This is, according to me, just about backwards. These capacities are themselves the basis for the (illusory) belief that one’s experience  has “intrinsic phenomenal character,” and we first-persons have no privileged access at all into the workings of these capacities. That, by the way, is why we shouldn’t do auto-phenomenology. It leads us into temptation: the temptation to take our own first-person convictions not as data but as the undeniable truth. 

 

So on his [Tye’s] story, Mary Mary’s post-release heterophenomenological claims evidently must be viewed as rationally inappropriate, and thus as embodying some kind of error or illusion. That is the basic problem: the apparent failure to provide adequate theoretical accommodation for the manifest phenomenological facts. (p77)

 

The basic problem, they say, is dealing with these “manifest” facts, but it’s only a problem if, in fact, she will learn something. It is not a problem for my view (and Tye’s, if he’ll join the thin materialists); she won’t learn anything, and won’t be surprised; there are no such manifest phenomenological facts. At this point, if you are like many of my students, you are beset with frank incredulity. Of course Mary learns something on release! She has to!  Oh? Then please give me an argument, based on premises we can all accept, that demonstrates this. But I have never seen such an argument even attempted. “It stands to reason!” people say, and then they decline to offer any reasons, thinking them somehow uncalled for. I call for them.

 

            In response to the previous paragraph in an earlier draft, Bill Lycan has answered the call:

 

Here's a way to see why some of us think Mary does learn something.  What one knows when one knows w.i.l. [what it's like] to experience a blue sensation is ineffable; at least, it's very tough to put into (noncomparative) words. One resorts to the frustrated demonstrative: "It's like...this."  The reason physically omniscient Mary doesn't know what it’s like is that the ineffable and/or the ineliminably demonstrative can't be deduced, or even induced or abduced, from a body of impersonal scientific information. (personal communication)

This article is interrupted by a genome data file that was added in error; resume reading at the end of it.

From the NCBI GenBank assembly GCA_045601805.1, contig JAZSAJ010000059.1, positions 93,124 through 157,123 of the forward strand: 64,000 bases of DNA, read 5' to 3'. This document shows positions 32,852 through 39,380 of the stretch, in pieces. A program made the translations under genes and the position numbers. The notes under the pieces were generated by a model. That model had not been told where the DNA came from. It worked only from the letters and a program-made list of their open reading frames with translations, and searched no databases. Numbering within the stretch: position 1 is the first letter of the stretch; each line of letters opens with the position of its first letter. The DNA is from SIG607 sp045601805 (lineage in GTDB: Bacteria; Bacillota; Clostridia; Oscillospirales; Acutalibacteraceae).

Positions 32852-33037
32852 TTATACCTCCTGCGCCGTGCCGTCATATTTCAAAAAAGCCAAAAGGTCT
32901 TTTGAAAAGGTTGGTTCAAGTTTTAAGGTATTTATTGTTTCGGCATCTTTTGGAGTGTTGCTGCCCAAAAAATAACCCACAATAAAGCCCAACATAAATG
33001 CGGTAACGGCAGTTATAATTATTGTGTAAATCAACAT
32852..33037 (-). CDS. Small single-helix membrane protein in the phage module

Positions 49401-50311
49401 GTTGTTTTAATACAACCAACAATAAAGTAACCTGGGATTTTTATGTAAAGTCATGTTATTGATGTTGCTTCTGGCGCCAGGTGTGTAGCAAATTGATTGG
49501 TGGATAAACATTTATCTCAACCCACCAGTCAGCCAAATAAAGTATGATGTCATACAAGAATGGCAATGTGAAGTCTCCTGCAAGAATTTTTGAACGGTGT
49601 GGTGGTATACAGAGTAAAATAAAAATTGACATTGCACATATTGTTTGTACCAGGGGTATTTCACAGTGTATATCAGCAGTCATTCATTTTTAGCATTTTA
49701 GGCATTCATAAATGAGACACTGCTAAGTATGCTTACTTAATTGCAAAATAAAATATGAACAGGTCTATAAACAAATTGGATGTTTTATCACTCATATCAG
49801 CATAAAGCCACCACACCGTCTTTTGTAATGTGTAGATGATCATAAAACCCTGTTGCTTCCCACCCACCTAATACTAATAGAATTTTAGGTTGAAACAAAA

I daresay that Lycan speaks for many who are sure that Mary learns something, so now we have an explicit rendering of a background presumption of ineffability and an illustration of the role it plays in the argument I call for. Now what about that argument? First of all, nobody could deny that these propositions ventured by Lycan are large theoretical claims, not minimal logical intuitions, or the immediate, unvarnished judgments of experience. What one knows when one knows what it’s like to experience a blue sensation is ineffable.  I suppose the concept of ineffability being appealed to here would get elaborated along these lines:

 

It is not the case that there is a string of demonstrative-free sentences of natural language, of any length, that adequately expresses the knowledge of what it is like to experience a blue sensation.

 

One would like to see that proved. (I’m being ironic. Of all the things one might want to construct a formal theory of, ineffability is way down the list, but it might be worthwhile to consider the difficulty of any such undertaking.) Presumably one wants to contrast the ineffability of what it’s like to experience a blue sensation with, say, the ready effability (if I may) of what it’s like to experience a triangle.